A crowd of adults and children sat anxiously awaiting Boston College’s Art Fest A Cappella Showcase to start in O’Neill Plaza’s tent. After two years of online performances and events, seven of BC’s a cappella groups stepped onto the stage to showcase their epic arrangements and powerful vocals.
A cappella producers and singers Dan Campagna, Rebecca Vinci-Campagna, and Kevin Cincotta-Guest served as judges to determine which a cappella group put on the best performance.
The A Cappella Showcase competition highlighted the individual talents of each BC group. At the end, the emcees awarded the crowd favorite prize to the Bostonians, while The Common Tones and The Acoustics won best arrangement and critics’ choice, respectively.
The event’s two student emcees stepped out to provide some comic relief as they presented each group that took the stage. One by one, each group stepped up to the stage with its logo shining in the background.
The a cappella groups displayed each of their unique styles in every song selection and outfit choice. Regardless of whether the performers opted to wear all black or full suits or something else entirely, the main attraction was each group’s ability to engage the audience solely with their voices.
The first to perform was Black Experience in America Through Song (B.E.A.T.S), BC’s only R&B and soul a cappella group. The group started off the showcase with an emotional performance of “Lift Every Voice and Sing,” followed by a smooth arrangement of “When I See You” by Fantasia.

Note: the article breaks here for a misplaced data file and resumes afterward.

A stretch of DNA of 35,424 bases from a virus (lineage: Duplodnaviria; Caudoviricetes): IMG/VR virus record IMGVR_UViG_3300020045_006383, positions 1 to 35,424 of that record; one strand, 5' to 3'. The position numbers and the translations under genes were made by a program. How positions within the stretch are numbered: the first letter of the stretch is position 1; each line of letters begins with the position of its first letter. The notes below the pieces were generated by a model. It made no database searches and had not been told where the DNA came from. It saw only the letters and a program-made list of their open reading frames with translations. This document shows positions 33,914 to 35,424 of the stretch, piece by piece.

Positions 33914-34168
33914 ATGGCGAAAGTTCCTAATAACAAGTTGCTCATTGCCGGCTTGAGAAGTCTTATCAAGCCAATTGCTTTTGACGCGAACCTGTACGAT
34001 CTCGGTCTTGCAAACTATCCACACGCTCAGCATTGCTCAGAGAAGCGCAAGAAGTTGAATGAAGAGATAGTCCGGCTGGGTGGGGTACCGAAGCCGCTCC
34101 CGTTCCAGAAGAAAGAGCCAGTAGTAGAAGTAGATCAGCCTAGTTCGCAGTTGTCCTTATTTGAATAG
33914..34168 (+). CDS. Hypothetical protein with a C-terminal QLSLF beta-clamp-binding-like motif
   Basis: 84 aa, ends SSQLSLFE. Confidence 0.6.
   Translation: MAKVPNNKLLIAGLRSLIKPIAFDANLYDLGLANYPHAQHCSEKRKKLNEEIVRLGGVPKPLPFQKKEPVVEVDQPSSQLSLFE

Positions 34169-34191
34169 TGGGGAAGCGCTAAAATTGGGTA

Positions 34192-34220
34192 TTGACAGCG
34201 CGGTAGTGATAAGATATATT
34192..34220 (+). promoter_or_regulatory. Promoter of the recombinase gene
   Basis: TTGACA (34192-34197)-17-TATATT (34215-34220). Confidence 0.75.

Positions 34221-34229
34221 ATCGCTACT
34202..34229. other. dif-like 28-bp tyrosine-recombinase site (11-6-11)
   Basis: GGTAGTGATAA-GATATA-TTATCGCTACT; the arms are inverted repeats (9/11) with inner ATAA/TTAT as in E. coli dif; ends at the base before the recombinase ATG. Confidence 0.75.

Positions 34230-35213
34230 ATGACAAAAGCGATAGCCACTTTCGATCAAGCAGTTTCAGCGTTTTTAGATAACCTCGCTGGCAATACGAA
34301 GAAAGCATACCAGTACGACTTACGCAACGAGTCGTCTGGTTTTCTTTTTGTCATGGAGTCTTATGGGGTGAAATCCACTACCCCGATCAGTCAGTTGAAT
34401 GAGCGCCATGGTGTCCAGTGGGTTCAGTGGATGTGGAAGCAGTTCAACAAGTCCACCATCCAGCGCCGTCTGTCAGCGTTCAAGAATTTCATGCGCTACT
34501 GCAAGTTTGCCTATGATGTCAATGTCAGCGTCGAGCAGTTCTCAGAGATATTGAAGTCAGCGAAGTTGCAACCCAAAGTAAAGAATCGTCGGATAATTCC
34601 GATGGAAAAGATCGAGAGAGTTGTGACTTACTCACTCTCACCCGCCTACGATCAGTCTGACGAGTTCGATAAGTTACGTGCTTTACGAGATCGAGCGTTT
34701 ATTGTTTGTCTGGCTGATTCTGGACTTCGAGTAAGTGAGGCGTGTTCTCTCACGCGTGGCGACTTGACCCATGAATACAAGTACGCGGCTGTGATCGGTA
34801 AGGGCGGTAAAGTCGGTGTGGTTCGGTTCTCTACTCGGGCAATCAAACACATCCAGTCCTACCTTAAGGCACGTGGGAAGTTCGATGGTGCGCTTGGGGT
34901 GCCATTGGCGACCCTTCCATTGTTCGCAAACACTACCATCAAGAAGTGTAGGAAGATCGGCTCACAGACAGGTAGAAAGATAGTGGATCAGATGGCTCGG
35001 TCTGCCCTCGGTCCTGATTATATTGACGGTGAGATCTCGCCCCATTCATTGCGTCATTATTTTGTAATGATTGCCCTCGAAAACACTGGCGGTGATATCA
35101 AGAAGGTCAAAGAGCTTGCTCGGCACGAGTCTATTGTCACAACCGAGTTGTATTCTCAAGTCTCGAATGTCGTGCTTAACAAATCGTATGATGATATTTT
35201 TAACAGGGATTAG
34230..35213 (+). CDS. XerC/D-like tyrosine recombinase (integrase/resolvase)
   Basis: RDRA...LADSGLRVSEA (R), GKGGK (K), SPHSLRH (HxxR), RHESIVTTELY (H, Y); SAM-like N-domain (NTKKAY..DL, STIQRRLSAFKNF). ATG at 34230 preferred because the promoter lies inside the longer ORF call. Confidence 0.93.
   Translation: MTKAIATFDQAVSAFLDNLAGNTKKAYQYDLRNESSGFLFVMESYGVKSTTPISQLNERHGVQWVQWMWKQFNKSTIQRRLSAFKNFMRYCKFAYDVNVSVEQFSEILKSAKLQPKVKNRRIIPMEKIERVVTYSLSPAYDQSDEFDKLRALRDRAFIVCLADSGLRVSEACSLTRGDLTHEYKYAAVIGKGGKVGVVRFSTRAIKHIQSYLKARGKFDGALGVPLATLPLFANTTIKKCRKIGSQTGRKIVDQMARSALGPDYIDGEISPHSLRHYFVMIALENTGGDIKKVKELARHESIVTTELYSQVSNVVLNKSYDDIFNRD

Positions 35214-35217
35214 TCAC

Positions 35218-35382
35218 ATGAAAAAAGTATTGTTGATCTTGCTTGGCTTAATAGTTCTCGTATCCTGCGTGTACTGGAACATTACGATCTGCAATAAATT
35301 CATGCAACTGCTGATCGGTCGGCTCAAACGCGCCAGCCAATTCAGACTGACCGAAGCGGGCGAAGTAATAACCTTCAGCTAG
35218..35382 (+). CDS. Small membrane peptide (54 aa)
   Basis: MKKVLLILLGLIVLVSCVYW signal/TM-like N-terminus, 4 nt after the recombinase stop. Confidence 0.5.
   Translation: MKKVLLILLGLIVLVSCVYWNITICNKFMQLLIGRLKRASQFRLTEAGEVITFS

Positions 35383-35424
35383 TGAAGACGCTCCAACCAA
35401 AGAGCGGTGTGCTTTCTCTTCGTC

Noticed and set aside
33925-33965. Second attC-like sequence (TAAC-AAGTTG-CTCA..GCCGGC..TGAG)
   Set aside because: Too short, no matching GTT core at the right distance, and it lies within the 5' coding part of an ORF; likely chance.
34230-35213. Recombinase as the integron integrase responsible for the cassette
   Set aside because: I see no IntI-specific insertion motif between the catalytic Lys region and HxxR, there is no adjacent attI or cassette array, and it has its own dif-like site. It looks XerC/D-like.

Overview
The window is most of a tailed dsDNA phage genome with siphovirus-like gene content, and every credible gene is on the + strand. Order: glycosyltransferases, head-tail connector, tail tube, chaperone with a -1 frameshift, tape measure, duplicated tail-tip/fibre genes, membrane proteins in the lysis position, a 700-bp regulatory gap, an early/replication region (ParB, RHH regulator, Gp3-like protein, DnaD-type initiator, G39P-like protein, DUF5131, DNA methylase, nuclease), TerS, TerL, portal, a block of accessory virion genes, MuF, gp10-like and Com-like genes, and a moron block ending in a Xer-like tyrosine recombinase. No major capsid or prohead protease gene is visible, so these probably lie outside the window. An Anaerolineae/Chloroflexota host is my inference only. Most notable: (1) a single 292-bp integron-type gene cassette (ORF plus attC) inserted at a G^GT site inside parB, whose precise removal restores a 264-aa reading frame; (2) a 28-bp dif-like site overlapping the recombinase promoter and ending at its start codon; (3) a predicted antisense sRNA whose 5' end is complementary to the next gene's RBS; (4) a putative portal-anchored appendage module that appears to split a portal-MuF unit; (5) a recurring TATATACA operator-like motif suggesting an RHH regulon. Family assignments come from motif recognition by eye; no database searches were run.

Following B.E.A.T.S were The Sharps in their 32nd year as an all-female a cappella ensemble, according to the emcees. The Sharps’ set consisted of arrangements of songs including “Green Eyes” by Joseph and “Don’t Stop Me Now” by Queen.
Against the Current, BC’s Christian a capella group established in 1999, was next up on stage. Its set focused on the powerful message of perseverance and adoration with songs such as “If I Ain’t Got You” by Alicia Keys and “Head Above Water” by Avril Lavigne. A sense of calm enveloped the room as the group’s soft melodies reverberated against the tent’s walls.
One of BC’s co-ed groups, The Acoustics, then came in with their signature diverse repertoire. They stunned the audience with their dynamic performances and strong beats, including a medley of Halsey’s “Heaven in Hiding” and “Walls Could Talk” featuring Nico Collins. They followed the medley with “Cough Syrup” by Young the Giant and “Sunday Morning” by Maroon 5.
The Common Tones, who merge a cappella music with service work in the Greater Boston community, took the stage next. Their set consisted of a spectacularly haunting performance of “Runaway” by Aurora and “Juice” by Lizzo.
Dressed in their iconic blazers and khakis, The Heightsmen took the stage with energetic but suave vibes, performing renditions of “Castaway” by Zac Brown Band and “Put Your Records On” by Corinne Bailey Rae.
Last to perform were The Bostonians, BC’s first a cappella group. Their set consisted mostly of mashups—including a mix of “Needed Me” by Rihanna and “Broken Clocks” by SZA—that showcased the group’s technical ability.
After witnessing one striking performance after the next, the judges handed out the night’s awards and reflected on the community that music can build.
“When you think about it in general, music is a way to connect with people,” Campagna said.
Cincotta-Guest said that song selection was important in the judges’ decisions.
“The arc of the set also plays into it—a strong opener, something that speaks to who the group’s identity is, and then a closer that connects with the audience and shows what they can do,” Cincotta-Guest said.